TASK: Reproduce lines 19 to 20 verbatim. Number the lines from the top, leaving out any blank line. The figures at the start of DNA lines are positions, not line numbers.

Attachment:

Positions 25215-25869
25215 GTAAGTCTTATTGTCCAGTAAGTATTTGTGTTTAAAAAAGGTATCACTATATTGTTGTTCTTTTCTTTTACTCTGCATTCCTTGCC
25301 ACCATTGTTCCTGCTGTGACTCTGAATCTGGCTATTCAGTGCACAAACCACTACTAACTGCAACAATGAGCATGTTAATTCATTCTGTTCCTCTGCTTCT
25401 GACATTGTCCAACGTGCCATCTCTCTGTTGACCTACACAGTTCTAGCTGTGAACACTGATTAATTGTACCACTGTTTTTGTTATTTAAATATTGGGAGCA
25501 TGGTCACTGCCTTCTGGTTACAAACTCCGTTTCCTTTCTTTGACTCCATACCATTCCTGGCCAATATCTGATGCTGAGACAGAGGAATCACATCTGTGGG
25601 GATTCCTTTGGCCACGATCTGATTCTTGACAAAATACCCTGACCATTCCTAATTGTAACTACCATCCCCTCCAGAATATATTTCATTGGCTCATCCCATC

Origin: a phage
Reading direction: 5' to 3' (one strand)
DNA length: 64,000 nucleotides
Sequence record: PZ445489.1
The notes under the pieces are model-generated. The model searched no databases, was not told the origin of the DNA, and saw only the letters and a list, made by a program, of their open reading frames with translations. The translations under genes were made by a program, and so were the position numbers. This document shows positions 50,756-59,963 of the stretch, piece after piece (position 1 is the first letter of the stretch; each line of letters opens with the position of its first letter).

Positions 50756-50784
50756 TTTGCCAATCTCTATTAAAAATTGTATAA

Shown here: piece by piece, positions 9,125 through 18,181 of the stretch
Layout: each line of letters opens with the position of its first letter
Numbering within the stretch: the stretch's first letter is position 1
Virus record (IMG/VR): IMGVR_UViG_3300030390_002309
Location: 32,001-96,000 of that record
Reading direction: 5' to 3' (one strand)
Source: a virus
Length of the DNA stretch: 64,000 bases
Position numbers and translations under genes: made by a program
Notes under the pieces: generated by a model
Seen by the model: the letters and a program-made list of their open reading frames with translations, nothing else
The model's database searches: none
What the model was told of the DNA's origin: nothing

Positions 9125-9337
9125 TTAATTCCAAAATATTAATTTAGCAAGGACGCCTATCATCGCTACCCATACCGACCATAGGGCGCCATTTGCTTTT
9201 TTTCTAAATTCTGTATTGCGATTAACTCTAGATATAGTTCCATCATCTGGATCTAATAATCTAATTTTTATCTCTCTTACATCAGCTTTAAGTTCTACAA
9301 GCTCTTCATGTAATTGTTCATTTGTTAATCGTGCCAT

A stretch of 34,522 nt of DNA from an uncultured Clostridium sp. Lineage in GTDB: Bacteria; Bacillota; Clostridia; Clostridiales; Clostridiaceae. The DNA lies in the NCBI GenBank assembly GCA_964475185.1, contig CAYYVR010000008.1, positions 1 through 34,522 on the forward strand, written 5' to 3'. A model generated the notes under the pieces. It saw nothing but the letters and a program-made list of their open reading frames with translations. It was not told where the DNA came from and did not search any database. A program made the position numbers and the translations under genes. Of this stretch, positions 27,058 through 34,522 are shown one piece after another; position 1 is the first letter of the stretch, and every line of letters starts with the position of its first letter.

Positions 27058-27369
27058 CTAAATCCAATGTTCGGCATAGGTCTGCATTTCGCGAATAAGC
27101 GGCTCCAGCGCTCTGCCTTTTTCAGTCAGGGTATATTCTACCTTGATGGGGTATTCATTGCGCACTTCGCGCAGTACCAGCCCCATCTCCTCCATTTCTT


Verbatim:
Reading direction: 5' to 3' (one strand)
Source: a virus